Skip to Main Content
U.S. Forest Service
Caring for the land and serving people

United States Department of Agriculture

Home > Search > Publication Information

  1. Share via EmailShare on FacebookShare on LinkedInShare on Twitter
    Dislike this pubLike this pub
    Author(s): Michael F. Allen
    Date: 2015
    Source: Gen. Tech. Rep. PSW-GTR-251. Berkeley, CA: U.S. Department of Agriculture, Forest Service, Pacific Southwest Research Station: 13-22
    Publication Series: General Technical Report (GTR)
    Station: Pacific Southwest Research Station
    PDF: Download Publication  (383.0 KB)

    Description

    Oaks are extremely resilient trees. They have persisted since the mid-Cretaceous, with life forms ranging from shrubs to large trees, from evergreen to deciduous. They have two distinct, but critical, adaptations to drought that make this "mesic" taxon adaptable to dry hot environments. First, they form both arbuscular and ectotrophic mycorrhizae, with a high diversity of fungi that independently evolved many times. This means that a single tree forms mycorrhizal symbioses with partners adapting to different conditions and accessing many different resources. Oaks also have deep roots. This allows access to water resources deep in the groundwater, and with hyphae that extend into the granite matrix. Thus, water can be accessed even during drought periods when surface soils are extremely dry. Fine roots and mycorrhizal hyphae persist utilizing hydraulically-lifted water, and can even take up nutrients during these extremely dry conditions. These mycorrhizal hyphae remain viable during drought periods allowing them to rapidly utilize surface precipitation from summer monsoonal events. Together, these adaptations should allow oaks to persist and even thrive under the projected climate change, unless conditions become too harsh. That remains a critical task of future research and monitoring.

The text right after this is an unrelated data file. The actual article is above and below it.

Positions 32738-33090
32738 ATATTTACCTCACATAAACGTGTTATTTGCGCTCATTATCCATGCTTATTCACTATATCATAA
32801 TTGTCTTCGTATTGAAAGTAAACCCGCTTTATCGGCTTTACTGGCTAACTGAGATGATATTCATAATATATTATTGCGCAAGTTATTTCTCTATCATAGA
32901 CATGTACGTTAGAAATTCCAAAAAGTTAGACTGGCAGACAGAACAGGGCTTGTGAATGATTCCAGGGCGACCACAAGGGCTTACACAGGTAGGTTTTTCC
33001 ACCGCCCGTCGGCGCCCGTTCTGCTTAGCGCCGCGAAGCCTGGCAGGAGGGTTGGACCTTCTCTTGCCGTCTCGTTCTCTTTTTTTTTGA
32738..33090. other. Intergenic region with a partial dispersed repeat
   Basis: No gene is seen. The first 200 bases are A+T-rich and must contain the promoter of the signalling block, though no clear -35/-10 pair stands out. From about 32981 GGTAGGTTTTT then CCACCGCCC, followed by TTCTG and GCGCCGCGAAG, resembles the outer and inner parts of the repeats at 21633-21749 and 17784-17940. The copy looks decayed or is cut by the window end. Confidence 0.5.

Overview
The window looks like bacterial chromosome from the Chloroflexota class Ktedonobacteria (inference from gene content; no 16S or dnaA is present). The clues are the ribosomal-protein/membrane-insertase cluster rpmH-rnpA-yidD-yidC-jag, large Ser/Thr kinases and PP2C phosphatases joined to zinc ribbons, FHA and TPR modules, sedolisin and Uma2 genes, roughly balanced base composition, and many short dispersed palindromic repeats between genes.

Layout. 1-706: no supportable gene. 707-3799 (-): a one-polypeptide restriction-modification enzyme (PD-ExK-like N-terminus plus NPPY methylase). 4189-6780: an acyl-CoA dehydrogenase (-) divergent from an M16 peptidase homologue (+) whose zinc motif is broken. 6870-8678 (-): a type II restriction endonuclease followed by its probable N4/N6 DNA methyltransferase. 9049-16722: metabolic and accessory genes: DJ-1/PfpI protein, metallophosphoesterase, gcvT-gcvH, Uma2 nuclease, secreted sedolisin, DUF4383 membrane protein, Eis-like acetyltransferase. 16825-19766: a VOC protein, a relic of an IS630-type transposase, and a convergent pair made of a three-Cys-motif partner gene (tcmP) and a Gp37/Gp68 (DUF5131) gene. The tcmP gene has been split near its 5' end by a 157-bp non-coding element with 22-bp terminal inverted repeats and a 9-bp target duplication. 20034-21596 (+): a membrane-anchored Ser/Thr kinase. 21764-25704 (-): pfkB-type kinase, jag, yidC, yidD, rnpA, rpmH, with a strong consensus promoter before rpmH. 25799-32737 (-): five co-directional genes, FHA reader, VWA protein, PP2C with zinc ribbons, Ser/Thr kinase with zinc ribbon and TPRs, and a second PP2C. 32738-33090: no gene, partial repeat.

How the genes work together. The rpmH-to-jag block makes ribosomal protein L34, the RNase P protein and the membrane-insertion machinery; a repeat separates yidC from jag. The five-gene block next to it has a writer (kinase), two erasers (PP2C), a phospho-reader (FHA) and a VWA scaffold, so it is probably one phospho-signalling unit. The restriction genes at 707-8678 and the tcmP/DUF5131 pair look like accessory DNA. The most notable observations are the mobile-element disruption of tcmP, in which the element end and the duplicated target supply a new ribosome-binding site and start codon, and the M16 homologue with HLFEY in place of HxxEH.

Publication Notes

    • You may send email to psw_communications@fs.fed.us to request a hard copy of this publication.
    • (Please specify exactly which publication you are requesting and your mailing address.)
    • We recommend that you also print this page and attach it to the printout of the article, to retain the full citation information.
    • This article was written and prepared by U.S. Government employees on official time, and is therefore in the public domain.

    Citation

    Allen, Michael F. 2015. How oaks respond to water limitation. In: Standiford, Richard B.; Purcell, Kathryn L., tech. cords. Proceedings of the seventh California oak symposium: managing oak woodlands in a dynamic world. Gen. Tech. Rep. PSW-GTR-251. Berkeley, CA: U.S. Department of Agriculture, Forest Service, Pacific Southwest Research Station: 13-22.

    Keywords

    anthropocene, drought, mycorrhiza, nitrogen, nutrient, oak, root

    Related Search


    XML: View XML
Show More
Show Fewer
Jump to Top of Page
https://www.fs.usda.gov/treesearch/pubs/49910